What is your [X]? A solo exhibition by Sung Tieu at Emalin
Something new to see before and after lockdown
by Sophie McAlpine | 10 November 2020
After a long, dry summer without art, there is a tendency to return to the familiar galleries and museums, to experience the spaces and works that have given us peace or inspiration in the past. London currently has plenty to offer by way of well-reviewed blockbusters and familiar names from Titian to Bruce Nauman. In these last few days before the chance passes you by, I urge you to look for something new. For me, this was Emalin. By no means newcomers to the London art scene, the Courtauld and UCL alumni’s Shoreditch gallery has been open since 2016. Their current show What is your [X]? is by Vietnamese artist Sung Tieu, now based in Berlin. It is a refreshingly challenging work reflecting on the individual voice within the collective machine- prescient themes. In the main atrium of the gallery, Tieu has installed a cellular unit, within which the exhibition is contained. In the past Tieu has worked with ready-mades; her recent show at the Kusnthalle in Munich used prefabricated furniture from prisons and detention centres. This exhibition was not a total departure from the themes of institutional structures and incarceration that Tieu has focused on before. Eight steel doors lining the internal walls of the installation intentionally replicate doors leading into prison cells. Viewers are asked to remove or cover their shoes, presumably to protect the pristine white underfoot, but the stipulation also gives the impression that one is entering an authoritarian space. Bright white strip lights feel institutional. But viewers who have removed their shoes might be surprised to feel carpet on the ground rather than the anticipated linoleum; it softens the effect of an otherwise crisp white space. Moreover, the centrepiece of the exhibition is a birth chart, Tieu’s own, screen-printed onto a mirror which is contained within the machinery of a safe, a cute allusion to the previous life of the gallery space as a locksmith. Where a window should be on each door, Tieu has instead placed black plaques inscribed with the traits of an imagined Jungian Personality Type, each addressed to the reader. The plates, in their unsettling setting, invite reflection on our individual manipulation by external powers, be those of State, of dogma or of our own internal superstitions.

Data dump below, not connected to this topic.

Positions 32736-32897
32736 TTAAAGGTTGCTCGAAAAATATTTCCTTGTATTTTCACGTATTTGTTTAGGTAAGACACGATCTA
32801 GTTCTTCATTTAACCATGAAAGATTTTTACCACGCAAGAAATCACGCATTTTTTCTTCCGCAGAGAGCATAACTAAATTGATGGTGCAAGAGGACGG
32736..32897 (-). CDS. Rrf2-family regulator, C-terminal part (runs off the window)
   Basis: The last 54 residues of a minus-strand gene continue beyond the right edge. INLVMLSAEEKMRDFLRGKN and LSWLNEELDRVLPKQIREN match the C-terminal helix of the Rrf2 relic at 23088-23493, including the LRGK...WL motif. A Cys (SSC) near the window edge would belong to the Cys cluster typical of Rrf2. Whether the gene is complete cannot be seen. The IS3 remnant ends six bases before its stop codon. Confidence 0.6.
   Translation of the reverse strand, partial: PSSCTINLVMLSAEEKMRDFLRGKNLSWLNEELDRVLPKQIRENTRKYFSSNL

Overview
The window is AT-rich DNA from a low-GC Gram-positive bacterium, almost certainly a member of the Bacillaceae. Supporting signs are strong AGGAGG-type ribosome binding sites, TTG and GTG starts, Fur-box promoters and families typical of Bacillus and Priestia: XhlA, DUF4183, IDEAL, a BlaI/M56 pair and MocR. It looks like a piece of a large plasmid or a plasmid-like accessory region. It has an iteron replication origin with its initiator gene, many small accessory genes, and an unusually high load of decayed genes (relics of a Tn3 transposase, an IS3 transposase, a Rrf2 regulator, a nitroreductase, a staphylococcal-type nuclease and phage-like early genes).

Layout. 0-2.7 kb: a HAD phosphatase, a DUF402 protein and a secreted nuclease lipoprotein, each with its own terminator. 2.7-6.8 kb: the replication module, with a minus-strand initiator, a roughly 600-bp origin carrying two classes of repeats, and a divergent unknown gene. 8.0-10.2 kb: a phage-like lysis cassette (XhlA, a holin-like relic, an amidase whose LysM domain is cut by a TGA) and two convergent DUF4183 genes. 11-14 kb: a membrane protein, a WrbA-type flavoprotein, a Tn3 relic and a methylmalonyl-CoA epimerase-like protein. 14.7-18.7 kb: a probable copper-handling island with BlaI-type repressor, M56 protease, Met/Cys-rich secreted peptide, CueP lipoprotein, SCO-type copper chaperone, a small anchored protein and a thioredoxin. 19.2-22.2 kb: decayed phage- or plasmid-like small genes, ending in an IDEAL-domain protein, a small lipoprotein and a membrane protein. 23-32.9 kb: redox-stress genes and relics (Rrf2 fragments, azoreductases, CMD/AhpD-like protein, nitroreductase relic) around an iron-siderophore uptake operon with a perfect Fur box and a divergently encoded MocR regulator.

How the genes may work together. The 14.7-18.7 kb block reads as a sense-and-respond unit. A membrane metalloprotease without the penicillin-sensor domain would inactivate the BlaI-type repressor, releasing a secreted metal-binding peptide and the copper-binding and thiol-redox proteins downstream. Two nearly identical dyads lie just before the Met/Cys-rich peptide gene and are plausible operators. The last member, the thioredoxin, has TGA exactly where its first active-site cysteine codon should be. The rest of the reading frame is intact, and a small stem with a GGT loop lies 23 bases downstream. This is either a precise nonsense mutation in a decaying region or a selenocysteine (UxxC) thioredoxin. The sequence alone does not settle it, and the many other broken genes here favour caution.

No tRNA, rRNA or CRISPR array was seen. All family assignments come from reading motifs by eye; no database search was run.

Installation view, Sung Tieu, What is your |x|?, Emalin, London, 19 September – 07 November 2020
Emalin participated in Frieze as it went online this year, and Tieu’s work translates nicely into a digital format- the clean look of the brushed steal and bright white, and the incredibly high quality of the finish means that the work lends itself well to a screen. Nonetheless Emalin remained open to visitors wishing to experience Sung Tieu’s work in person. There is a tendency to associate the idea of the materiality of the artwork with comfort and assurance; we see this in the way in which the art market tends to turn away from more conceptual (dematerialized) works in favour of traditional mediums at times of crisis. But comfort couldn’t be further from the experience offered by Sung Tieu’s work. In fact, viewing it from the comfort of your own home would likely diminish the introspection invited by the uncomfortable experience of being present in the space that she has created. The gallery has on two smaller concurrent exhibitions. The first is a series of three sculptural compositions by Latvian artist Daiga Grantina. I found the form of the works unmemorable- they are abstract organic compositions based on algae and fungi. The fleshy colour palette and grotesque biomorphic quality of the compositions felt overly familiar. Perhaps displayed in greater number or viewed from a little further away they might have had a greater impact. But the materiality of them is fascinating. Grantina combines found materials such as denier tights with materials more often associated with industry, like shellac, latex and silicone. She has shaped the forms freely by hand and with scissors, the still-visible jagged lines adding an aggressive edge to the works. This combination of the industrial and the natural is pleasingly unpleasant. Emalin is also currently exhibiting a small number of sculptures by Evgeny Antufiev which play on themes of folk art and the autochthonous history of his native Siberia in materials like brass, amber and enamel. Antufiev had a solo show with the gallery when it relocated to New York last year and the few works of his currently on display at Emalin merit far more than an appendage at the end of an already laudatory review. I hope that Antufiev will be the subject of a solo show in the not-too-distant future. His work, like Tieu’s, particularly benefits from being seen in person, such is the impact of its materiality and if a solo show is in the works I will be the first one in the door.